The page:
• Travis Farrar says:

      Very articulate argument. Thank you for contributing. I’m positive you’ve swayed the opinions of those with whom you disagree.

  26. Tim says:

    I wrote Dungeon Magazine back in the day about Assassins elimination from 2nd ed. Their logic was just as flawed 20 years ago. Assassin is an archetype, not a license to table flip RP games with friends.

  27. G-Block says:

    I once played a Neutral-aligned assassin – only because his stats weren’t good enough to qualify him to be a ranger. He was really a ranger wannabe with the tracking non-weapon proficiency. He only used his assassination skills to kill monsters and humanoids like gnolls and goblinkin.
    But then I played a Neutral Evil magic-user who convinced the rest of the party to set upon the Lawful Evil (and higher level) magic-user who was the DM’s pet player and had made a couple of deals with devils for extra magic gear. Sweet gear, but douche bag character. He had to go. That was the last game of the campaign.

  28. Carl Torvik says:

    Given that Assassins are killers for hire, it always seemed to me that they should be the LEAST likely one to attack their party. No one is paying them to do it – so why would they? (Unless the NPCs are paying them – in which case the problems are the DMs fault, not the players.)

    Anyone who blamed party conflict on the Assassin class was just looking for an excuse to cause problems – and any evil character would probably have served as well (or better).

    • Carl Torvik says:

      To put it another way – Assassins may the the ONLY evil character you should allow in your campaign. They kill only when hired to kill, they have no reason to attack their party, they come with ready-made attachments to the NPCs and the world (guilds, contacts, associates of former targets, etc.) – and they have a reason to want a gang of people around to protect them and occasionally even help them on a difficult hit.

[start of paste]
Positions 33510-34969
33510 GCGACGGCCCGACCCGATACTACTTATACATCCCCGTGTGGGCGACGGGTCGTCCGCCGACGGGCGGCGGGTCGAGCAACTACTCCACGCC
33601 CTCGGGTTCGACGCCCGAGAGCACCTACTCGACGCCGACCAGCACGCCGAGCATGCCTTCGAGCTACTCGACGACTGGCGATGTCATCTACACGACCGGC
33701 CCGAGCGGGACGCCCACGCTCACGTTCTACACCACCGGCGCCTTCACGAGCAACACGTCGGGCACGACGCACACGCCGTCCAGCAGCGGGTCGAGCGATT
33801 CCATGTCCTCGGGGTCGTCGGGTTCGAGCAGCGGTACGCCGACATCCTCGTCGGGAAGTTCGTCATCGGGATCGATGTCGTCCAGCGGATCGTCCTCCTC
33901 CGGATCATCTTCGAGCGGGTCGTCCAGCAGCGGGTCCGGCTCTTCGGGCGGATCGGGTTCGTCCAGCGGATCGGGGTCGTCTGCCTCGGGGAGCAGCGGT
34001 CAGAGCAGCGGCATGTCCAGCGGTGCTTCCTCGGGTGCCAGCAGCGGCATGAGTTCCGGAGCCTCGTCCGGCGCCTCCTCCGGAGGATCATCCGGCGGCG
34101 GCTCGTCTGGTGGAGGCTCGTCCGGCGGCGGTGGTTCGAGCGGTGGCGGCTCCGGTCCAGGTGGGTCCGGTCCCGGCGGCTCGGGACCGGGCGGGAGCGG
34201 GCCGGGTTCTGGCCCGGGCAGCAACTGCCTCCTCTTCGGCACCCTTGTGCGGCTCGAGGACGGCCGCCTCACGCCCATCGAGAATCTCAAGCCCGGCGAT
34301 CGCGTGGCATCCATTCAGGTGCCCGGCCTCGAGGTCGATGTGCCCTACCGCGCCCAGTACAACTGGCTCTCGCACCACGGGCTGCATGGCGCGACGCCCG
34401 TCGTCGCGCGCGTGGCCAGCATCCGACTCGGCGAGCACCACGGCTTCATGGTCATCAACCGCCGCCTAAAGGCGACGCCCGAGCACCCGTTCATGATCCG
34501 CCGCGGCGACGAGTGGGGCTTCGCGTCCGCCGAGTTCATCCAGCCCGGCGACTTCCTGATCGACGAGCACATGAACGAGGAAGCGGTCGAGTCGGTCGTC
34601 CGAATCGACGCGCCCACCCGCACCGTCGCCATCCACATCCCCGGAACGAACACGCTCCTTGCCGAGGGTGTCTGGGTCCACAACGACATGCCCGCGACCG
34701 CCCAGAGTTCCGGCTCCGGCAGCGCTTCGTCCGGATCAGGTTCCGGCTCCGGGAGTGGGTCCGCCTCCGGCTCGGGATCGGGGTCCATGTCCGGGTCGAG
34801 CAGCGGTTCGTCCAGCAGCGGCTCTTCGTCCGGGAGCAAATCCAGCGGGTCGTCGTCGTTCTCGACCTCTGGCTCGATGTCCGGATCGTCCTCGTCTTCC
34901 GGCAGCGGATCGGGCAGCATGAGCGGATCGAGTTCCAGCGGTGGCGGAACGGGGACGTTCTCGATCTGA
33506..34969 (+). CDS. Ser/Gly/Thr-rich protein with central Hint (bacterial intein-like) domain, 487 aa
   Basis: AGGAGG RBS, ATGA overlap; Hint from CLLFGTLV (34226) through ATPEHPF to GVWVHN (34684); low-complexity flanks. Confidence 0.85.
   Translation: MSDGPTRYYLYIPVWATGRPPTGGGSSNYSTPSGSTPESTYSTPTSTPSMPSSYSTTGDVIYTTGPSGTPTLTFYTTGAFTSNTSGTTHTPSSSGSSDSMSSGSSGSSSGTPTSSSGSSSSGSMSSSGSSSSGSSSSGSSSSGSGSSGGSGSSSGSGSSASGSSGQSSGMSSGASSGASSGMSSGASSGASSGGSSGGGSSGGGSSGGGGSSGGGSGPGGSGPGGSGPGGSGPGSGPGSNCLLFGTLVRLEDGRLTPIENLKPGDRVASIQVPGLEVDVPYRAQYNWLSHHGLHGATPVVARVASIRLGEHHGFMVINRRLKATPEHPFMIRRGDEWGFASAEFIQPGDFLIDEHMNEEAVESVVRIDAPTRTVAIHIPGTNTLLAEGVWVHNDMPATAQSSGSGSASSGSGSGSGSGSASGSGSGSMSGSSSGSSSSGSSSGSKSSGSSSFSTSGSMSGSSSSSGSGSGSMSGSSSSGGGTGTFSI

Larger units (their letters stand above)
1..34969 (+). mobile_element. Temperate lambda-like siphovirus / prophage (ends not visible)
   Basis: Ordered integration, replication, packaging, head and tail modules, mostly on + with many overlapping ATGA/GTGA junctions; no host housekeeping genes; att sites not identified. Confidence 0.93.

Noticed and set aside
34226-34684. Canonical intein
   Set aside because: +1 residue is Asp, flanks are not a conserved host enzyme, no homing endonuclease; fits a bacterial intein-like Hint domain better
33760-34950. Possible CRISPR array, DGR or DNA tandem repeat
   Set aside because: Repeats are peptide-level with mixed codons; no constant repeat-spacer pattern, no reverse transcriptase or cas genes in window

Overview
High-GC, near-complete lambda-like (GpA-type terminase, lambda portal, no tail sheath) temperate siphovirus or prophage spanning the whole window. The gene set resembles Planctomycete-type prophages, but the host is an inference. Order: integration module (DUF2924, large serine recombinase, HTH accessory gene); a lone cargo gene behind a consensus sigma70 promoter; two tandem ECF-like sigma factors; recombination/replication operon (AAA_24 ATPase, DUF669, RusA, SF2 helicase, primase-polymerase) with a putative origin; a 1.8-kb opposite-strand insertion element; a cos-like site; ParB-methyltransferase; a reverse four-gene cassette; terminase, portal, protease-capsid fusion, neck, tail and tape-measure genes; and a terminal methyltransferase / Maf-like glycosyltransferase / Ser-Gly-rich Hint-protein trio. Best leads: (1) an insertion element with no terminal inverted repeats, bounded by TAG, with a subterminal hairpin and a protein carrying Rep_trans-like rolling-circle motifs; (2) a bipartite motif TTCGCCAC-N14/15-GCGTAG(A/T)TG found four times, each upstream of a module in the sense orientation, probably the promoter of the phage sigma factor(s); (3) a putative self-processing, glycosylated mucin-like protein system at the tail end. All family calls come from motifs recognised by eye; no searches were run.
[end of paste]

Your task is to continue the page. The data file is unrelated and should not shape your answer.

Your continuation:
29. Nice article! It’s worth remembering that many DMs are young/inexperienced, and that there’s often a complex social context wrapped around the game – player X is player Y’s boyfriend, the kid next door can’t be excluded etc. So it’s good to have some built in support for the DM’s efforts to keep things on track.

  30. Dan says:

    Wouldn’t it have made more sense to link back to your previous post on the topic instead of copying the first half nearly verbatim, picture included?

  31. Biggus Beardus says:

    The title is misleading. We have Thieves and Assassins still.

  32. Sarah M Howard says:

    The drow priestesses in the picture are Sarah and Kaitlin Howard

  33. Technomad says:

    The thing is, quite a few character classes have the potential for major disruption. Clerics and paladins come to mind here—particularly if played by people who _want to_ disrupt things. Having a cleric or paladin who is constantly trying to get others, who may not even follow his god or be of his alignment, to act exactly according to HIS rules is a recipe for trouble. And if I were playing an assassin, I’d not want to randomly kill people, particularly the people I’m counting on to keep me alive.

  34. Mark Hamner says: